Nicholas Watson in Prague -
The Czech coalition government managed to see off a confidence vote in parliament on July 18, but a perfect storm of sleaze, voter unpopularity, political infighting and a weak economy promises to make the remainder of its term in office a struggle to stay in power.
The three-party, centre-right coalition kept their discipline to defeat a parliamentary no-confidence motion, its fourth in less than two years, that had been called by the main opposition Social Democrats. The opposition required 101 votes in the 200-set lower house to topple the government, but managed only 89.
Analysts said the coalition members' survival instincts kicked in because all the polls suggest they would lose power if new elections were held today. "The opposition is clearly trying to take any occasion to break the government because they'd win any new election quite easily," says Jan Jandak of the Prague brokerage Wood & Co.
Indeed, the governing coalition under Prime Minister Petr Necas already fell apart in April over quarrels about spending cuts, allegations of sleaze and personality clashes, but the Civic Democrats (ODS) and Top09 managed to stitch together a new coalition using defectors from the junior partner Public Affairs, who formed a new party called LIDEM, to soldier on.
But if the members had been hoping to put the clashes behind them, there was little evidence of this in the debate leading up to the confidence vote. The leader of LIDEM, Karolina Peake, called one of the coalition's major figures, Finance Minister Miroslav Kalousek, a "big bully."
In fact, it's Kalousek who sits at the centre of the coalition's latest problems. He is the chief architect of the government's austerity programme, which is starting to attract as much criticism as it has gathered praise. At the same time, he has struggled in recent weeks to distance himself from a corruption case.
On the one hand, Kalousek's fiscal consolidation drive has won international plaudits for bringing down the budget deficit through a series of deep spending cuts and tax hikes. It has also helped pushed yields on Czech 10-year bonds, which fell to a record low at an auction on July 18, while the previous day, Moody's Investors Service affirmed the country's sovereign 'A1' rating due the government's commitment to fiscal consolidation.
However, Kalousek, in his zeal, is accused of going too far too fast, as evidenced by the deficit falling to 3.1% of GDP in 2011, versus a target of 4.8%. That, say critics, has pushed the economy back into recession and brought the labour unions onto the streets. "I always supported this government for its fiscal austerity programme, but I'm afraid they exaggerated and undershot the budget deficit/GDP ratio target for 2011, so we were more austere than we planned and by consequence this contributed, among other things, to negative growth of [0.7% year on year] in the first quarter of 2012," says Vladimir Dlouhy, a former economy minister and a candidate in next year's presidential election.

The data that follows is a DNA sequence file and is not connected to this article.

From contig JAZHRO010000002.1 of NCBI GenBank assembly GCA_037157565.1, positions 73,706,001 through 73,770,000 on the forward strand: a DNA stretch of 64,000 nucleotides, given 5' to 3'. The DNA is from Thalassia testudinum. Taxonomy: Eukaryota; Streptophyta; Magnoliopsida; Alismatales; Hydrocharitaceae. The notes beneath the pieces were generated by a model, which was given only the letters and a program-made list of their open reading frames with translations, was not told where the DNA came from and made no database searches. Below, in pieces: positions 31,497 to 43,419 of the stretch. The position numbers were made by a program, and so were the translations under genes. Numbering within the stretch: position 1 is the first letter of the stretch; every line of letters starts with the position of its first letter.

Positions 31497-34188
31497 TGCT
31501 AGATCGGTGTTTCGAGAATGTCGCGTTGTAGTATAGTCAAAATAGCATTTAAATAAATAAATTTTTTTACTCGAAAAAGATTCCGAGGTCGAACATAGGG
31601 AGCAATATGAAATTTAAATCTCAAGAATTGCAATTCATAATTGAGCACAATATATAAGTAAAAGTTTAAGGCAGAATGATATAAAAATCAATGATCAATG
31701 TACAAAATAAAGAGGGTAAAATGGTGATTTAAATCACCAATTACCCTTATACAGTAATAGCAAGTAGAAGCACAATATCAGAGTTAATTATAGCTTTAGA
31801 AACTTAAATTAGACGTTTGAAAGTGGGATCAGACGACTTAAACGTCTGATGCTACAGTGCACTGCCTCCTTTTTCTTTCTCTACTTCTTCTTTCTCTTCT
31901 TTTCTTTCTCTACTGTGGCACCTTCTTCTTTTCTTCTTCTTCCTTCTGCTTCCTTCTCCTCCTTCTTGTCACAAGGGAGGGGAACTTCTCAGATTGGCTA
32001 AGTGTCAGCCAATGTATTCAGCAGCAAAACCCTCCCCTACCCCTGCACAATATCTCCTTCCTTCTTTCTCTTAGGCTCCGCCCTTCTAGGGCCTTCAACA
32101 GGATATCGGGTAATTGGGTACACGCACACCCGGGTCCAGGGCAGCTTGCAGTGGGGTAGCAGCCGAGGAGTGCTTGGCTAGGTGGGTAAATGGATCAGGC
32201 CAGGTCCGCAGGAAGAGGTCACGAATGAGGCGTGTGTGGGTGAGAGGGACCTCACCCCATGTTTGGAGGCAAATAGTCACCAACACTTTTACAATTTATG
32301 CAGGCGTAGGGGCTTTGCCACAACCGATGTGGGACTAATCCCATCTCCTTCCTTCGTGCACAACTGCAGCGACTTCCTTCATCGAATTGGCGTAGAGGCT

Meanwhile, Kalousek's position becomes more precarious by the day amid recurrent questions about his conduct since Vlasta Parkanova - a senior member of Top09 and former defence minister - had her parliamentary immunity lifted on 11 July. This allowed the police to charge her with abuse of office for failing to order an independent appraisal into a CZK3.5bn €138m) purchase of four Spanish-made CASA transport planes in 2009.
Ever a controversial figure, Kalousek was accused by the president of the Czech police, Petr Lessy, on 13 July of making improper remarks to him about the investigation during a telephone call. Kalousek admits to calling Lessy, though denies pressuring him over the investigation.
Parkanov denies any wrongdoing, though official documents have surfaced that appear to bear out the assessment - made by independent valuation consultancy American Appraisal and Czech prosecutors - that the planes were overpriced by at least CZK658m. On 16 July, Czech Position published a document from November 2005 detailing an official offer from the Franco-German consortium EADS of four CASA C-295 transport planes for €97.2m, not including VAT or servicing, that is addressed to the Ministry of Defence's armament section.
Analysts in Prague are speculating about what prompted Kalousek's outspoken defence of Parkanova and wild accusations of a conspiracy by the police.
Certainly, the Parkanova affair threatens to harm, perhaps fatally, the conservative party he created in 2009 after splitting from the scandal-plagued ODS. Others wonder whether the finance minister is more concerned about the interests of controversial businessman Richard Hava, whose family-related defence business Omnipol was involved in the CASA purchase as a middleman.
"Kalousek knows full well that his long-term mentor and close friend, defence lobbyist Richard Hava, is the real target of Parkanova's prosecutors. As deputy defence minister for many years [between 1993 and 1998], Kalousek designed a procurement system which obliged the state to buy equipment through middlemen such as Hava," says James de Candole of the Prague advisory firm Candole Partners.
Omnipol would not comment, but instead directed bne to a press conference broadcast by Czech TV, during which Omnipol director Michal Hon claimed that after banking and exchange rate fees and taxes, the company earned only CZK85m (€3.3m) on the CASA deal.
Whilst the pressure grows on Necas to dump Kalousek, the leader of Top09 - Foreign Minister Karel Schwarzenberg - has stated unequivocally that such a move would bring about the end of the current three-party coalition. Such a stance, say analysts, means the government is just one bad lurch in the economy or twist in a scandal away from disintegrating.
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